In keeping with the tone of the film, the soundtrack is not showy. Dialogue is principally through the centre speaker and there is some use of the surrounds for ambience, birds twittering etc. Nothing very inventive or striking, but the nature of the film calls for an understated soundtrack and this is what we get – a nice clear soundtrack and a musical score that comes across well.

English subtitles are provided for the feature. A pleasant surprise, since there are not even French subtitles on the disc. They are clear, readable and optional. Not too many problems with the translation except that I hate the rather nonsensical English title that has been given to the film – Once Upon An Angel. Considering the difficulties of translating the French title (literally, Skin of an Angel), it is at least is in keeping with the mood of the film. The lyrics of a few songs sung by Angèle, are not translated.

Making of (5.38)
The making of is short and not really substantial – very much a promotional piece. Depardieu and Perez talk about working with each other (a partnership which they continued on Le Pharmacien de Garde) and there is some discussion on how the film was shot with as naturalistic a look as possible.

Deleted scenes
Two short scenes (1.27) and (0.35), neither of which is significant. Letterboxed 2.35:1, DD 2.0 sound, no English subtitles.

Poster Gallery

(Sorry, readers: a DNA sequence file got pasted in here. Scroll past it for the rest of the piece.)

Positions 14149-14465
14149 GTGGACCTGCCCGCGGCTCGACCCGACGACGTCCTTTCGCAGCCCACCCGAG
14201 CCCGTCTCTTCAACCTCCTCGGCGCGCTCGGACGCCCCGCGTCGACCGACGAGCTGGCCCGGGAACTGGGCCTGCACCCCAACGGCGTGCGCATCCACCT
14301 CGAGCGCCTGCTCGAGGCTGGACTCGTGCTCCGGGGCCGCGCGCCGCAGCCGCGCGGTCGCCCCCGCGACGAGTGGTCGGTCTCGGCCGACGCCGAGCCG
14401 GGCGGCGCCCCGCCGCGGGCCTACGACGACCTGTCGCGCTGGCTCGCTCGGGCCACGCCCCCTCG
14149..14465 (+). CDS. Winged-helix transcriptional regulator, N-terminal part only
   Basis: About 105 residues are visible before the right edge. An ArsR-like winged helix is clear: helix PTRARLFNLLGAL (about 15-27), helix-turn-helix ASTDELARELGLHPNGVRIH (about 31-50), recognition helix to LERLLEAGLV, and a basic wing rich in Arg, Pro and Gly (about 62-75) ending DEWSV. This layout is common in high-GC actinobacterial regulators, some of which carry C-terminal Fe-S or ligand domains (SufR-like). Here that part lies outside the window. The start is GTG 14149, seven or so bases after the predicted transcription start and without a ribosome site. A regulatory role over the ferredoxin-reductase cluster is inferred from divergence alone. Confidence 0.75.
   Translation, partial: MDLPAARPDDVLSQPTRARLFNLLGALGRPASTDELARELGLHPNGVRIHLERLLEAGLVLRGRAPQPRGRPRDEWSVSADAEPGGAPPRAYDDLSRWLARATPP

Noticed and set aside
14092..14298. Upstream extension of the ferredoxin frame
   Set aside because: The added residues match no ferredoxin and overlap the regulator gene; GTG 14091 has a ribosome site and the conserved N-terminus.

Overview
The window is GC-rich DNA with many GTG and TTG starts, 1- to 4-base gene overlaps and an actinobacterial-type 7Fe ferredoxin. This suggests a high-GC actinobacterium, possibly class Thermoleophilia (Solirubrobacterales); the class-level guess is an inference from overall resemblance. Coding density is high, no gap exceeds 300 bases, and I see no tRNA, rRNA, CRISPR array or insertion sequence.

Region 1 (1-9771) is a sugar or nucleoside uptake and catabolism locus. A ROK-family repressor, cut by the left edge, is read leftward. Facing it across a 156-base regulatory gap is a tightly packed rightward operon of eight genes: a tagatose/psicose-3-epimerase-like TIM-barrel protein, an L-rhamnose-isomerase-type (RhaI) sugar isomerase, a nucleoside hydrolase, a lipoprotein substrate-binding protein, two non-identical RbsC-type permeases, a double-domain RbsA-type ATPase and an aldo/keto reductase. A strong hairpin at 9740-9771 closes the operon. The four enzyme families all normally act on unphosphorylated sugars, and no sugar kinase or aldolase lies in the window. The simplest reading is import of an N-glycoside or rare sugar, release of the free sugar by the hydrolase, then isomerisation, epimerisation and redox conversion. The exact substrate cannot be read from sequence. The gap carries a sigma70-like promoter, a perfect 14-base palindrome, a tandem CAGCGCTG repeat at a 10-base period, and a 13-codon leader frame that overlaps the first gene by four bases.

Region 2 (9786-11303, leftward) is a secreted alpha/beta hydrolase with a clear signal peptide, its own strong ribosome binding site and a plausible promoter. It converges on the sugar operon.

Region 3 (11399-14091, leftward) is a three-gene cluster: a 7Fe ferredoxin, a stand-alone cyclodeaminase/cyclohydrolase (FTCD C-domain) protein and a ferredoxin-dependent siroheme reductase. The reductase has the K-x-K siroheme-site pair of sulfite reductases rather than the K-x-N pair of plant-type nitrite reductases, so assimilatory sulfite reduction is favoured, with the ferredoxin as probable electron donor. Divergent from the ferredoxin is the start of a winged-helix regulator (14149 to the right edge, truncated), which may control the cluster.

Four beautiful posters for the film.

Four behind-the-scenes shots with descriptions – 1.85:1 anamorphic.

Trailer (1.28)
1.85:1 anamorphic. Superb trailer, it accurately captures the atmosphere and style of the film and the haunting soundtrack.

Video (2.42)
A pop promotional video of the song J’ai Une Pensée by M & Céline. 1.85:1 letterbox, directed by Vincent Perez with clips from the film.

L’Echange (5.23)
"The Exchange" is a 1992 short film directed by Perez – a variation on the two people in neighbouring phone booths, talking to cross purposes subject. The director has come on a long way from this. 1.85:1 letterbox, DD 2.0. This has fixed English subtitles!

Rien Dire (9.38)
"Say Nothing", Perez’s second short film from 1999 is a huge leap ahead. Louise (Silla) has found out that her friend's mother has died in an accident. She is due to meet Emmanuelle (Bruni Tedeschi), but is unable to tell her what has happened as her father thinks it best if she finds out later from her family rather than through a friend. Scripted by Karine Silla, who co-wrote Peau d’Ange, the themes and techniques employed in the director’s first feature can be seen tested out here. Brilliantly directed, this is a powerful little short film. 2.35:1 anamorphic, DD 2.0, no subtitles. The image quality is excellent. There are a number of small white dust spots, but they are barely noticeable.

CD soundtrack
A soundtrack is included in the DVD package. With tracks by Alexandre Azaria, Hiro My Hero and M & Céline, there is more ‘music inspired by the film…’ than incidental music or the original score for the film. It’s a terrific CD though, very retro and ambient in the style of Air.

Peau D’Ange is a beautiful, lyrical and poetic treat for anyone who is a bit jaded with the current trend for shock French cinema. Not everyone is going to enjoy a film that is so unashamedly and unfashionably romantic, but with an intriguing contrast between subject matter and its treatment, this is a very pleasant and moving film, presented on a typically high quality French DVD.